The BLC Blog

A forum and learning place for British Language Centre students

Sunday, November 11, 2007

Remembrance Day

Today is the day when we commemorate the sacrifices of members of the armed forces and civilians in times of war, specifically since the First World War when the tradition was created by King George V in 1919. The date is the 11th of the eleventh month to mark the end of WWI in 1918.

It is common for people to wear a poppy (the red flower seen in the photo) on this day. The poppy was chosen as a suitable symbol for Remembrance Day after one of the most famous poems about WWI, In Flanders Fields by John Mcrae, a Canadian military physician. It is said that the red colour of the poppy aptly represents the bloodshed that takes place in wartimes.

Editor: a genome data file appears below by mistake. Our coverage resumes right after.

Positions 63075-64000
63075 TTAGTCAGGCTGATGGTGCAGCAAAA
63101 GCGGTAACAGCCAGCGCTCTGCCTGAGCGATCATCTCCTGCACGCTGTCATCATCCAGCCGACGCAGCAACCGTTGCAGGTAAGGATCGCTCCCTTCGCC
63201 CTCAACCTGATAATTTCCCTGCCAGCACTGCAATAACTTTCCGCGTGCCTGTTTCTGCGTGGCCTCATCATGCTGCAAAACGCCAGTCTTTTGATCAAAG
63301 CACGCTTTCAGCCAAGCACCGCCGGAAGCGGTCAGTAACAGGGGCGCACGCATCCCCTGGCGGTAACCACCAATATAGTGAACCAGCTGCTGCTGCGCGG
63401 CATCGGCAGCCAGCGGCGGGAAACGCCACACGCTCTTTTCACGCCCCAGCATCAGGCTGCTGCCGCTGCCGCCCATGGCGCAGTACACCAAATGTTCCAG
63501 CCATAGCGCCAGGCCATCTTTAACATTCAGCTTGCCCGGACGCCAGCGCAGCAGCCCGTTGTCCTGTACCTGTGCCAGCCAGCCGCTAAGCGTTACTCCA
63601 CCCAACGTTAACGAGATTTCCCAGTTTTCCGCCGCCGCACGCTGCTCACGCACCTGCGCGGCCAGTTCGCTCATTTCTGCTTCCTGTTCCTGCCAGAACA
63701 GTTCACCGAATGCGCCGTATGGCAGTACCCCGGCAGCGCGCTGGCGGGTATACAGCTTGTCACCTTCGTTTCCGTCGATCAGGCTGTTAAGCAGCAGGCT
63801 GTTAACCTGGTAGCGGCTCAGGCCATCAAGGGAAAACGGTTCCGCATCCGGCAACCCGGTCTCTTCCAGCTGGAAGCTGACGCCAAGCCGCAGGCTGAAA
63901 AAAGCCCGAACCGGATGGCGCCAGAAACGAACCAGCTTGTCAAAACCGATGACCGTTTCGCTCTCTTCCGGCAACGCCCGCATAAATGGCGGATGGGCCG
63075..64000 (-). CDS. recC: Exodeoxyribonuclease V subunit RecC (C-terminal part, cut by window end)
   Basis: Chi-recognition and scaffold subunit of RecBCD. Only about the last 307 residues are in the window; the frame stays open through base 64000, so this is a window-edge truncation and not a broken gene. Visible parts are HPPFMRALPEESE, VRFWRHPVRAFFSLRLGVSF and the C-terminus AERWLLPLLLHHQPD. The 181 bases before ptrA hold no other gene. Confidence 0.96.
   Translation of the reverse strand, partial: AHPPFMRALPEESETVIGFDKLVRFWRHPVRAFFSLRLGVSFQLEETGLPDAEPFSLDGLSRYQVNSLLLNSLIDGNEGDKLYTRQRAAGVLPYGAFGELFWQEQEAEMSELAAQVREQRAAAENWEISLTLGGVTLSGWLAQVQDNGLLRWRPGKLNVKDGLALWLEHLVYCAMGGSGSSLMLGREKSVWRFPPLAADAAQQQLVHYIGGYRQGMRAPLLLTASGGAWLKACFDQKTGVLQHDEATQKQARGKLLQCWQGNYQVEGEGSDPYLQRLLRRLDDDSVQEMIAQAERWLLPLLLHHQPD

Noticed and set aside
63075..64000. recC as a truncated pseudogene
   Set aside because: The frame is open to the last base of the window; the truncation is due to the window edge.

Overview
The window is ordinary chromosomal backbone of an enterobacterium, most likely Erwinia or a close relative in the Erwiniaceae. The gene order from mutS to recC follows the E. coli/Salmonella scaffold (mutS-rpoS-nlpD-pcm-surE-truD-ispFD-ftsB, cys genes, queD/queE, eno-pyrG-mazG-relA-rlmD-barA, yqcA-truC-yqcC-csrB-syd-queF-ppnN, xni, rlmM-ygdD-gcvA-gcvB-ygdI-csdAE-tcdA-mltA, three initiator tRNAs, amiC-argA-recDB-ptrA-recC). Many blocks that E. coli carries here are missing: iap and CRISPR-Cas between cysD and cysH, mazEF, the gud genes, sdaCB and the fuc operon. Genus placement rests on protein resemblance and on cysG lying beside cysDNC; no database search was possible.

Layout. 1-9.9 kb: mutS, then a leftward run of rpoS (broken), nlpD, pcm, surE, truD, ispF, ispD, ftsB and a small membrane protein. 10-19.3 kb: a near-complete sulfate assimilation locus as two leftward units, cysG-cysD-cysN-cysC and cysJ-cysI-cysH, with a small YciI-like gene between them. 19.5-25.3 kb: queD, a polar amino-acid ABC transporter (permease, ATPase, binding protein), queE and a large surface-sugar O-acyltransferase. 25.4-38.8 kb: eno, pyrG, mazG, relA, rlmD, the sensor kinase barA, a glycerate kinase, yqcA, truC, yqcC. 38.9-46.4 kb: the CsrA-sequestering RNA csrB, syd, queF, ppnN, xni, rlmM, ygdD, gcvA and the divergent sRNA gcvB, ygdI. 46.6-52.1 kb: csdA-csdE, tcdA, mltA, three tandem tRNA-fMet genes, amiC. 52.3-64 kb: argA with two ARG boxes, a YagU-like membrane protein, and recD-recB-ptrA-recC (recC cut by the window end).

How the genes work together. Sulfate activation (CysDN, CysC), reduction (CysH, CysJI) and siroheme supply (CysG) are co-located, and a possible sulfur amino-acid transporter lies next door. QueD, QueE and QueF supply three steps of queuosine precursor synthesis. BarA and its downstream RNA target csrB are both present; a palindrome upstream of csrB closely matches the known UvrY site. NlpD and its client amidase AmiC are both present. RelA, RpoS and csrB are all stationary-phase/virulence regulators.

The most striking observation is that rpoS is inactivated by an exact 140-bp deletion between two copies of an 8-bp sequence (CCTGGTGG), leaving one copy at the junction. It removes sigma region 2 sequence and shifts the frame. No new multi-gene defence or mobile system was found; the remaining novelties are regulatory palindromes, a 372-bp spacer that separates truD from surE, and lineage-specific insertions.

In Flanders fields the poppies blow
Between the crosses, row on row,
That mark our place; and in the sky
The larks, still bravely singing, fly
Scarce heard amid the guns below.

We are the Dead. Short days ago
We lived, felt dawn, saw sunset glow,
Loved, and were loved, and now we lie
In Flanders fields.

Take up our quarrel with the foe:
To you from failing hands we throw
The torch; be yours to hold it high.
If ye break faith with us who die
We shall not sleep, though poppies grow
In Flanders fields.

John McCrae
To see news coverage of Remembrance Day in London this year, go to this video link.

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